Sen. Lamar AlexanderLamar AlexanderMcConnell gets GOP wake-up call The Hill's Morning Report - Presented by Alibaba - Democrats return to disappointment on immigration Authorities link ex-Tennessee governor to killing of Jimmy Hoffa associate MORE (R-Tenn.) says he spoke to President TrumpDonald TrumpOvernight Defense & National Security — Presented by Boeing — Milley warns of 'Sputnik moment' for China WSJ publishes letter from Trump continuing to allege voter fraud in PA Oath Keeper who was at Capitol on Jan. 6 runs for New Jersey State Assembly MORE on Monday about a bipartisan bill aimed at stabilizing ObamaCare markets and that Trump again expressed his support for the measure.
Alexander told reporters Tuesday that Trump asked about the bill when the two appeared together at an event in Tennessee on Monday. Alexander said he told the president he would get back to him after meeting with Sens. Patty MurrayPatricia (Patty) Lynn MurrayDemocrats try to back Manchin off killing paid family leave proposal Democrats cutting paid leave from spending deal amid Manchin opposition Under pressure, Democrats cut back spending MORE (D-Wash.) and Susan CollinsSusan Margaret CollinsFunding for victims of 'Havana syndrome' to be included in Pentagon bill The Hill's Morning Report - Presented by Uber - Biden makes his pitch as tax questions mount Emanuel defends handling of Chicago police shooting amid opposition to nomination MORE (R-Maine) this week.
“He’s for it,” Alexander said.
Backers of the measure, known as Alexander-Murray, had planned to attach it to a government funding bill last month but had to punt after Congress opted for a slimmed-down, short-term spending measure instead.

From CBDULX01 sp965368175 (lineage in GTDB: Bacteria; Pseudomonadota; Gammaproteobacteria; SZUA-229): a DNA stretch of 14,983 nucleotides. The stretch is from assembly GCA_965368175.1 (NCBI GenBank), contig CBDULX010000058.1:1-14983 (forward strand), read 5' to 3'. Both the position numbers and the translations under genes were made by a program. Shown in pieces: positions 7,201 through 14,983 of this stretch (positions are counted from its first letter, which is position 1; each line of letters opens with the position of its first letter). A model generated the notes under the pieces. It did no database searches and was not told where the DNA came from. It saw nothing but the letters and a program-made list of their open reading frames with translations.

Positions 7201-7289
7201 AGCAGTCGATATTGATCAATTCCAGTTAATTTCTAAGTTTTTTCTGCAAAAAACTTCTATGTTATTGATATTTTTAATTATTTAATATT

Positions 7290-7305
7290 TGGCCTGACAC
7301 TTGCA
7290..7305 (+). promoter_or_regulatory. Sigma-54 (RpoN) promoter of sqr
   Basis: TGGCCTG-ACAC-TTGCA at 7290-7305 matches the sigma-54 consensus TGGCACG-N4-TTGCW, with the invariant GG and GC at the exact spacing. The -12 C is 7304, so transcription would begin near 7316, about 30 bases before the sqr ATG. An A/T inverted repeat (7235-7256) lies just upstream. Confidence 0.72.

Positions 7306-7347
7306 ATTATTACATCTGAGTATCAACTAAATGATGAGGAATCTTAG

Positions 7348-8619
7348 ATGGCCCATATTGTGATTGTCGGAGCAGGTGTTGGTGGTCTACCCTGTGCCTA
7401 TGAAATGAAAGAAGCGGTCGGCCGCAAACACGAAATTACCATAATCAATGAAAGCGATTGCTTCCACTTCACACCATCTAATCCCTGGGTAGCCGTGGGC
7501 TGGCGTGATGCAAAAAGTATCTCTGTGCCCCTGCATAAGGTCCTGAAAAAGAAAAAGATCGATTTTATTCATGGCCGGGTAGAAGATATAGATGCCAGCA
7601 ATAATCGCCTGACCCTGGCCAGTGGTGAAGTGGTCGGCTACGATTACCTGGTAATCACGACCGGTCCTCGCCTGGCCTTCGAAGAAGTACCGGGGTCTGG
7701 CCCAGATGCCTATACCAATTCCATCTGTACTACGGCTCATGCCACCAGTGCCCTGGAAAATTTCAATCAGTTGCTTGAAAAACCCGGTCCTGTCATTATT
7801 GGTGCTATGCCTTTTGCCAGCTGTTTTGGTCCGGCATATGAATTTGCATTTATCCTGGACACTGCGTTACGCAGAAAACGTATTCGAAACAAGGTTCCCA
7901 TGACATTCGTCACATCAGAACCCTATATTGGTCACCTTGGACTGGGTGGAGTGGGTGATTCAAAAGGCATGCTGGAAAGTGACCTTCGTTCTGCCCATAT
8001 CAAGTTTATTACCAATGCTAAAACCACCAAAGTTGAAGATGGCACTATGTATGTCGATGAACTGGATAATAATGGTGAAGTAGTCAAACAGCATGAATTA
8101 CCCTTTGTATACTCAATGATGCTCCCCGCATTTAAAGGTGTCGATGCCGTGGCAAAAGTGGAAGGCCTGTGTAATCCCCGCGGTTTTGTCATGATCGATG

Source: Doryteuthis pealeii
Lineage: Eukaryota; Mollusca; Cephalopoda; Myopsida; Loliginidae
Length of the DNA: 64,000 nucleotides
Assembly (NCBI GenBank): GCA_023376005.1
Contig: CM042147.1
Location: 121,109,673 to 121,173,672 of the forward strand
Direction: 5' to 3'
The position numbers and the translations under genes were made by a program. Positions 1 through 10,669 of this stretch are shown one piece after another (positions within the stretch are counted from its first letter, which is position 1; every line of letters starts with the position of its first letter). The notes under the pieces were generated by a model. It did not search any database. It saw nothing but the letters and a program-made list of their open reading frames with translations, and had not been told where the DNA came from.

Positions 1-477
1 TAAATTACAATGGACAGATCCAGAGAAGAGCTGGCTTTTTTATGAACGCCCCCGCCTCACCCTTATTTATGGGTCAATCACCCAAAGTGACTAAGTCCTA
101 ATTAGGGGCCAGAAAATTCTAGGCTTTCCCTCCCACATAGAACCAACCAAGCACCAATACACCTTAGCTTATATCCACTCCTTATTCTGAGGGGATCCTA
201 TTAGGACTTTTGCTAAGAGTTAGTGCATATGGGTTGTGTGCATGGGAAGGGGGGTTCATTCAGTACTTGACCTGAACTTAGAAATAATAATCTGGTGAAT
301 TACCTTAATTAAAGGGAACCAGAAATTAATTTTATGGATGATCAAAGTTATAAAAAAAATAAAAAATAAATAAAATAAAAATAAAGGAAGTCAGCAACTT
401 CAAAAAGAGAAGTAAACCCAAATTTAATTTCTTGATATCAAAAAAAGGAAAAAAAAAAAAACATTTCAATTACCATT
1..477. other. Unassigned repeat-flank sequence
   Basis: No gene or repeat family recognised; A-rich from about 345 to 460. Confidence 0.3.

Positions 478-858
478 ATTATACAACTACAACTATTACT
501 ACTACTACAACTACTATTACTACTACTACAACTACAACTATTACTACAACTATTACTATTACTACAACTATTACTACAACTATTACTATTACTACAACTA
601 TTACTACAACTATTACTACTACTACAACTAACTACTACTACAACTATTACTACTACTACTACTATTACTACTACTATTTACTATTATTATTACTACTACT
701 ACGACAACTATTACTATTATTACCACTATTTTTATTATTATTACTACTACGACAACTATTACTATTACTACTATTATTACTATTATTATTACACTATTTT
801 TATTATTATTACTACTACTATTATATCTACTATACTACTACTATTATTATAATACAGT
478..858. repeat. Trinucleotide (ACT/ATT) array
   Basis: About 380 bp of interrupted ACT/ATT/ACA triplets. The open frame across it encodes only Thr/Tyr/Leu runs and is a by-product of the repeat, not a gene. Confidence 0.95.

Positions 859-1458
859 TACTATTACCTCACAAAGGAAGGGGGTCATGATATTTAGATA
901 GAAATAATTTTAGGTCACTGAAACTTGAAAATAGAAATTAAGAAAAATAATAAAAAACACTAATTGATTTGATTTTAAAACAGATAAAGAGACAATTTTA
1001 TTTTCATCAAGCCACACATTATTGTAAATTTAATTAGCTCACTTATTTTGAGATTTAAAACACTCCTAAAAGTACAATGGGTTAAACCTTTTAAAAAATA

They are now hoping to pass the bill when Congress acts on a long-term funding package in the coming weeks, but they still face opposition from House conservatives who say the measure is simply throwing more money at ObamaCare.
Alexander-Murray would fund for two years key payments to insurers that reimburse them for giving discounts to low-income ObamaCare enrollees. Trump cut off those payments last year.
He said it would be “unlikely” for the measure to be attached to a short-term spending bill if Congress has to buy itself more time again.
Democrats are pushing for substantial changes to the bill, arguing that the current version has lost its purpose after Republicans repealed ObamaCare’s individual mandate in the tax bill last month.
However, Democrats have not said publicly what changes they want.
Some health policy experts now warn, though, that cutting off those payments, known as cost-sharing reductions, actually helped ObamaCare through a quirk in the law that triggered increased subsidies that help people afford insurance when the other payments were cut off.
Another bill, which provides funding known as reinsurance that is aimed at lowering premiums, is expected to be included alongside Alexander-Murray if a deal can be reached. Many experts say the reinsurance funding is more important at this point.